Sleep Health

A Complete Guide to Sciatica and Sleep

Sciatica can be a real pain especially when you’re trying to sleep. In this guide, we’ll discuss how to combat sciatica discomfort for a better night’s rest.

By Jennifer Walker-Journey

How Do I Know If I Have Sciatica?

The sciatic nerves are the two largest nerves in the body. They run from your lower back through your hips and buttock and down each leg. When the nerve becomes irritated, inflamed, pinched, or compressed, it can cause sciatica. Sciatica can be a real pain in the butt … or lower back. Or even the leg, calf, or foot. It’s a common ailment that affects as many as 40% of people at some point in their lives. Yet, sciatica is a rather misunderstood pain. 

Sciatica usually occurs when the sciatic nerve becomes pinched by a bulging or herniated disk in your spine. In rarer cases, the pain can result from a tumor putting pressure on the nerve or damage to the nerve caused by diseases like diabetes. The location and intensity of your pain depends upon where the injury or damage is along the nerve and how bad the damage is. Sciatica pain has been described as dull, sore, numbing, jolting, throbbing, hot, stabbing, or radiating. The intensity can also vary from a slight nagging pain to severe and debilitating one. 

Although sciatica is painful, it usually resolves within a matter of weeks. However, once you have experienced sciatica, you will likely have future episodes. In some cases, sciatica can lead to more serious problems.

Symptoms of Sciatica

Because the sciatic nerves affect several parts of the body, symptoms of sciatica can vary. Let’s look at some of the most common signs of sciatica:

  • Lower back pain — The sciatic nerves start at the lower back and run along your hips and buttocks down each leg. It’s not uncommon to experience lower back pain caused by inflammation in the sciatic nerve. 
  • Pain radiating down butt/leg area — Pain that radiates from your lower back to your buttocks and down the back of your leg is the classic sign of sciatica. It is sometimes described as a shooting pain and usually occurs on just one side of the body. 
  • Pain while sitting — When you sit for prolonged periods of time, you put a lot of pressure on your glute muscles, lower back, and sciatic nerves. This can cause or worsen sciatica. If you have to sit for a while, get up every hour or so and walk around. This will get the blood flowing and help stretch out tightened muscles, and give those tender sciatic nerves a break.  
  • Hip pain — The sciatic nerves run through the hip joints and in some cases can cause pain to settle in the hip area. However, injuries in the hip joint can mimic the symptoms of sciatica. If you have hip pain that doesn’t improve in time, you may want to get checked out by a doctor to rule out other causes such as hip osteoarthritis, bursitis, or other conditions.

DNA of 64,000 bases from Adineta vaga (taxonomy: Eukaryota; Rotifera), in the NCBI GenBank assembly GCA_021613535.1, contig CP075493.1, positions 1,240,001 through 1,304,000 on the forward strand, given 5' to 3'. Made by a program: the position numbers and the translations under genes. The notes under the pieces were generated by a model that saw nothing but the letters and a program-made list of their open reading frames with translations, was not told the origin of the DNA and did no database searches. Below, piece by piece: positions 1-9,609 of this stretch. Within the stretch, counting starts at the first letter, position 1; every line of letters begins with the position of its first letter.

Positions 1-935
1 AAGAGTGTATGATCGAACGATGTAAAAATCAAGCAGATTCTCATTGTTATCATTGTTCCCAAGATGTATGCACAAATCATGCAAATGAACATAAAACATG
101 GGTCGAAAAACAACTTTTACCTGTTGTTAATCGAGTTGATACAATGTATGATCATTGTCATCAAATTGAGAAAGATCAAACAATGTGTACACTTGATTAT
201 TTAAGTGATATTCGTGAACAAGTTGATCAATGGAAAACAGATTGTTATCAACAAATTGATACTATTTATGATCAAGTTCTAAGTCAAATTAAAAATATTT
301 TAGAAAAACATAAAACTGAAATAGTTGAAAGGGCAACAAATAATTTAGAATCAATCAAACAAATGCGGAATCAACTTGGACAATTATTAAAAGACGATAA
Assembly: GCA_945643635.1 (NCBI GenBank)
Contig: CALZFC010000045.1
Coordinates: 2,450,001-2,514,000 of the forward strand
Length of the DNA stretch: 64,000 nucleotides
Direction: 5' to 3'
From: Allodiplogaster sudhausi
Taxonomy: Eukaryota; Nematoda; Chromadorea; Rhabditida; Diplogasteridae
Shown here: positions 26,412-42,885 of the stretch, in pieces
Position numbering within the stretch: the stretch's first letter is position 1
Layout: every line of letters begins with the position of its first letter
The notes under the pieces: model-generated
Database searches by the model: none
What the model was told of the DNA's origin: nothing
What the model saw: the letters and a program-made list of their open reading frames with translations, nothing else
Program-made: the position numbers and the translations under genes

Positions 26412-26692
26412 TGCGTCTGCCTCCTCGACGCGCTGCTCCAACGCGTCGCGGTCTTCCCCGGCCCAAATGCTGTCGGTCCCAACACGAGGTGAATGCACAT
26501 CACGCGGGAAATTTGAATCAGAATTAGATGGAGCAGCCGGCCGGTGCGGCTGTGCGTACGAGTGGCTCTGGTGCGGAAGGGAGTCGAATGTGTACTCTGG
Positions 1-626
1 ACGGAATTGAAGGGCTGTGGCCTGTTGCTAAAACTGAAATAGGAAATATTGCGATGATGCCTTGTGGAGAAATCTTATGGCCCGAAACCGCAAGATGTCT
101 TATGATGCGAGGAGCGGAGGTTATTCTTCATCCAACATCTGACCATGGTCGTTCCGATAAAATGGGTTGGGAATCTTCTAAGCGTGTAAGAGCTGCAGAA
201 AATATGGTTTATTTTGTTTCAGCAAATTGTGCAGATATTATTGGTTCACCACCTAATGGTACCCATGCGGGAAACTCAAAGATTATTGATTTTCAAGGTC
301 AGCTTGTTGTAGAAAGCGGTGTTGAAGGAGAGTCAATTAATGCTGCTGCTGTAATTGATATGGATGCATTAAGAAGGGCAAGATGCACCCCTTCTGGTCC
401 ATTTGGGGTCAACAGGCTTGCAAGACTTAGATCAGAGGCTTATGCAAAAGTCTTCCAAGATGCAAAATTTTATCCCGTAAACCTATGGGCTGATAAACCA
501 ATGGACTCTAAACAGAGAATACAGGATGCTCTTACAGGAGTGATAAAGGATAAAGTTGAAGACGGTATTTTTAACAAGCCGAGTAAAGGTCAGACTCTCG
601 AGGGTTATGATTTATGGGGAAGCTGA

• Numbness — Some people with sciatica experience weakness in their legs and an altered sensation such as numbness. This is often caused by a herniated disc in the lower lumbar region of the back. 
  • Burning/tingling — Sciatica can also cause a burning or tingling like a pins and needles sensation particularly in the feet and toes.
  • More severe symptoms can include — In rare cases, sciatic pain can be a sign of something more serious. For example, if the sciatica nerves at the base and just below the spinal cord in the lumbosacral spinal canal are affected, it could cause you to have symptoms such as urinary retention or urinary incontinence, or bowel incontinence. This is a condition known as cauda equina syndrome, and it is usually caused by a herniated disc but can also be caused by a spinal tumor, spinal stenosis, or a severe infection. Cauda equina syndrome can also cause numbness and tingling in the groin area and decreased sexual sensation. It is a serious condition that requires medical treatment. If left untreated, it can lead to permanent paralysis in the muscles of one or both legs.

Causes of Sciatica

There are several conditions that can cause sciatica: 

  • Degenerative Disc Disease — The discs of the spine are like cushions between each vertebral segment. When a disc deteriorates, it becomes susceptible to painful herniation. If a disc in the lumbar is affected, it can inflame the sciatic nerve. 
  • Spondylolisthesis — Spondylolisthesis is a painful condition in which the lower vertebrae slip forward onto the bone directly beneath it. If the vertebrae impinges the sciatic nerve root, it can cause classic sciatic pain. 
  • Muscle Spasms — Involuntary contractions of the muscles, or muscle spasms, can cause sciatica if they compress the sciatic nerve.